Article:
U.S. Investigations Services (USIS), which provides background checks for the U.S. government, recently acknowledged that its network was compromised by a cyber attack.

"We are working closely with federal law enforcement authorities and have retailed an independent computer forensics investigations firm to determine the precise nature and extent of any unlawful entry into our network," the company said in a statement. "Experts who have reviewed the facts gathered to date believe it has all the markings of a state-sponsored attack."

USIS says it's working with the Office of Personnel Management (OPM) and the Department of Homeland Security (DHS) to resolve the matter, and has suspended its work with them until the breach is fully investigated.


DHS spokesman Peter Boogaard told The Hill that some agency employees' information may have been compromised, and that the department has told all employees to monitor their financial accounts for suspicious activity and to watch out for odd requests for personal or financial data.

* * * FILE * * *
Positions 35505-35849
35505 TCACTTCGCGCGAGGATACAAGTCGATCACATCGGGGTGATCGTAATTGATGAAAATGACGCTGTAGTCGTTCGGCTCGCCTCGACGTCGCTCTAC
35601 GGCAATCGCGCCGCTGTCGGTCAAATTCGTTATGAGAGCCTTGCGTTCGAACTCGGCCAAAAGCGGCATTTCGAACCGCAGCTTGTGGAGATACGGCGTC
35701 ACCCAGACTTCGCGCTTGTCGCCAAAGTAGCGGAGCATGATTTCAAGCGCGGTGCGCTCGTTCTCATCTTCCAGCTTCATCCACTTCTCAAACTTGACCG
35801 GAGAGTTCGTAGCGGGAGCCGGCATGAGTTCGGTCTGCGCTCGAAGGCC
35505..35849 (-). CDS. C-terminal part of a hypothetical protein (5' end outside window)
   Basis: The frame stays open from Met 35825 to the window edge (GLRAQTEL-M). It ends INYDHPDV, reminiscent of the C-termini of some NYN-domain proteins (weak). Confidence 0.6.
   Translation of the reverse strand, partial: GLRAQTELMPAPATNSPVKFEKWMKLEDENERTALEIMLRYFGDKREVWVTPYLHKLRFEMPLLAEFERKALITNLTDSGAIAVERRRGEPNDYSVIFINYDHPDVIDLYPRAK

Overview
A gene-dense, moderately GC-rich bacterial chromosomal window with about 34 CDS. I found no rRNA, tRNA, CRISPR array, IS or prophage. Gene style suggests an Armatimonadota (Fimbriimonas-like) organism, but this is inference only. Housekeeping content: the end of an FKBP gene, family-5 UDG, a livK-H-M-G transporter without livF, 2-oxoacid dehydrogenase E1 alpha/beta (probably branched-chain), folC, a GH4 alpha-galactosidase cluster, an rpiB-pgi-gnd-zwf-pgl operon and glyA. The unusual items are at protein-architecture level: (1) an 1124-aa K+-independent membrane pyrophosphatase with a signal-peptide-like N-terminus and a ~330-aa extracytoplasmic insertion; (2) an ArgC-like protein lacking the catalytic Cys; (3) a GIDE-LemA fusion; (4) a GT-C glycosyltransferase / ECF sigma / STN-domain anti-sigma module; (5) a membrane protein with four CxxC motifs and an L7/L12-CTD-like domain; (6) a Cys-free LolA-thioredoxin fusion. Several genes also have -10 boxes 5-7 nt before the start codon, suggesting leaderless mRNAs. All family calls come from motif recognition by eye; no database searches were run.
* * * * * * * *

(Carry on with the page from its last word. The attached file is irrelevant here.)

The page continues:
The Washington Post reports that the breach does not appear to be linked to a March 2014 breach at the OPM, which was traced to China.

Sen. Tom Carper, chairman of the Homeland Security and Governmental Affairs Committee, said in a statement that the breach demonstrates how crucial it is to modernize federal cyber security policies. "This latest report of a cyber attack on the major government contractor USIS is deeply troubling and underscores the scary reality of how much of a target our sensitive information has become in cyberspace," he said. "It also shows how urgent it is that we reform our laws to better combat attacks from malicious actors."

Government agencies and their leading contractors are inevitably a major target for hackers, both individual and state-sponsored. The U.S. Department of Energy acknowledged two separate breaches last year, one that exposed several hundred employees' and contractors' personal information, and another that exposed 53,000 employees' names, Social Security numbers and birthdates.

Also last year, the DHS acknowledged that a vulnerability in software used by a DHS vendor may have exposed an undisclosed number of names, Social Security numbers and birthdates.

In response to these and other attacks, DHS director of Network Security Deployment Brendan Goode recently spoke with eSecurity Planet about the process of defending the DHS network from cyber threats.

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